To be picky – Joseph Brennan was hardly the “an exception to the claim that every CB governor has come from the Department of Finance” – as he went from being Secretary of the Dept of Finance, with a short break, to Chair Currency Commission which the Central Bank replaced in 1940s.

Is Minister Brian Lenihan all in favour of tradition, which is why he is starting a new one?

Congratulations to Patrick. Great appointment both for Ireland and for Europe. And well done to the Minister for breaking with precedent in this way.

Congratulations Professor Honohan….I hope you are listened to now. I know a lot of you think that Alan Ahearne has now been turned to the dark side but his appointment along with the new appointment of Prof Honohan to me are very positive developments from Minister Brian and should be regarded as such. The lack of investment in talent on this side of the house has truly been shown up when the financial accountant’s numbers dont balance anymore. there’s more to life than once off transaction taxes as we can see now we have spent the money and the transactions have stopped…….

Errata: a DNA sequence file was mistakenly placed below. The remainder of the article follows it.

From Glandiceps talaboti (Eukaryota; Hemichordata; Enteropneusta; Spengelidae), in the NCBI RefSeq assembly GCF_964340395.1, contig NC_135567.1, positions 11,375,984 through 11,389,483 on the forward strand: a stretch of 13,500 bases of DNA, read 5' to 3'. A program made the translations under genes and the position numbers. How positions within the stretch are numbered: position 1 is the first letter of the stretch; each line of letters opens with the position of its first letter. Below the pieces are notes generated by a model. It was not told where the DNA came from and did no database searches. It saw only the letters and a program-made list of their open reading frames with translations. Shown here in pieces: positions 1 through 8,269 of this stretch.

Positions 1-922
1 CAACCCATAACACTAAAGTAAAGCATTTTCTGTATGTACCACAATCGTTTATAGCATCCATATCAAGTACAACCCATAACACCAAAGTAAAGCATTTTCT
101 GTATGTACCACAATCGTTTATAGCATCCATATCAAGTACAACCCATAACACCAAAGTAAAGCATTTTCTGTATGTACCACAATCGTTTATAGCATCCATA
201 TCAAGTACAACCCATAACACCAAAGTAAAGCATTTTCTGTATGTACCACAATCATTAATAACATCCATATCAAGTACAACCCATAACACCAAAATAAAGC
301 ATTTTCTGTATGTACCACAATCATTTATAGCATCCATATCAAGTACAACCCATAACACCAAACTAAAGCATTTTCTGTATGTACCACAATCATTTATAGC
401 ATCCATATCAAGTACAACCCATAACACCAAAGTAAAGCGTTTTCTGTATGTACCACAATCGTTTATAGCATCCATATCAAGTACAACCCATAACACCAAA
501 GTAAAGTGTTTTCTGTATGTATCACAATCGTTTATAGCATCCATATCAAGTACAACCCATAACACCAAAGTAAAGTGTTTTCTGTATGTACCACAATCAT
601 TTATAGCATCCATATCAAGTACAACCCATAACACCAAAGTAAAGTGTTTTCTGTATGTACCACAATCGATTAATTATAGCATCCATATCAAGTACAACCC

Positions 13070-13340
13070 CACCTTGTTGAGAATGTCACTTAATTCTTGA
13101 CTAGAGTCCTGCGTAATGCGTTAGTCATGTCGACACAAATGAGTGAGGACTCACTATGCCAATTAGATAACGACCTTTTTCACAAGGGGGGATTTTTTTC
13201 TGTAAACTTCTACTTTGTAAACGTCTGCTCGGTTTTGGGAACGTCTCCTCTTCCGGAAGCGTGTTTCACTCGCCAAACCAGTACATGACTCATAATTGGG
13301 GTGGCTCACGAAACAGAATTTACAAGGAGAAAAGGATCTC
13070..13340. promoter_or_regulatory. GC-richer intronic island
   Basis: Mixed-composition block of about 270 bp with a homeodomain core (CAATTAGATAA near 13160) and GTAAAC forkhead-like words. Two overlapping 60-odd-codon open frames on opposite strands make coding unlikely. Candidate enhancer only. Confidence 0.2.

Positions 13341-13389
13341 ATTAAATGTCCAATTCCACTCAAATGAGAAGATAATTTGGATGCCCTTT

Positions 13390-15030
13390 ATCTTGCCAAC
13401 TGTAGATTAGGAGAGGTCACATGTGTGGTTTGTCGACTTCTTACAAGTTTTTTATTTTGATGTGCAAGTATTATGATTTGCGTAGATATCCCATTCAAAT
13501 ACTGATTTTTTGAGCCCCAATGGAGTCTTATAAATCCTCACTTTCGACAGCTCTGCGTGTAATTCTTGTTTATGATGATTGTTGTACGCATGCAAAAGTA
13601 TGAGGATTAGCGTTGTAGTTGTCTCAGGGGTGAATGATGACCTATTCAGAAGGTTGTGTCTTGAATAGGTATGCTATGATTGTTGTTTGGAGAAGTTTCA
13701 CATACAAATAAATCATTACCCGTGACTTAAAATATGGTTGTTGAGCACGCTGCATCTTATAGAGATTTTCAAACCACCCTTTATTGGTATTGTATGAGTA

Congragulations to Professor Honohan on his Appointment.

Glad that another Civil Servant on pension not appointed.

Joseph Brennan was part of the influential Bandon brigade.

Advised Michael Collins on the Treaty negotiations though at the time was a senior official in Dublin Castle.
Appointed by Collins as first C&AG in 1922.
Appointed Secretary of the Department of Finance (1923-27) when just 36 years of age. During which time, according to his colleague and biographer, Leon Ó Broin, he: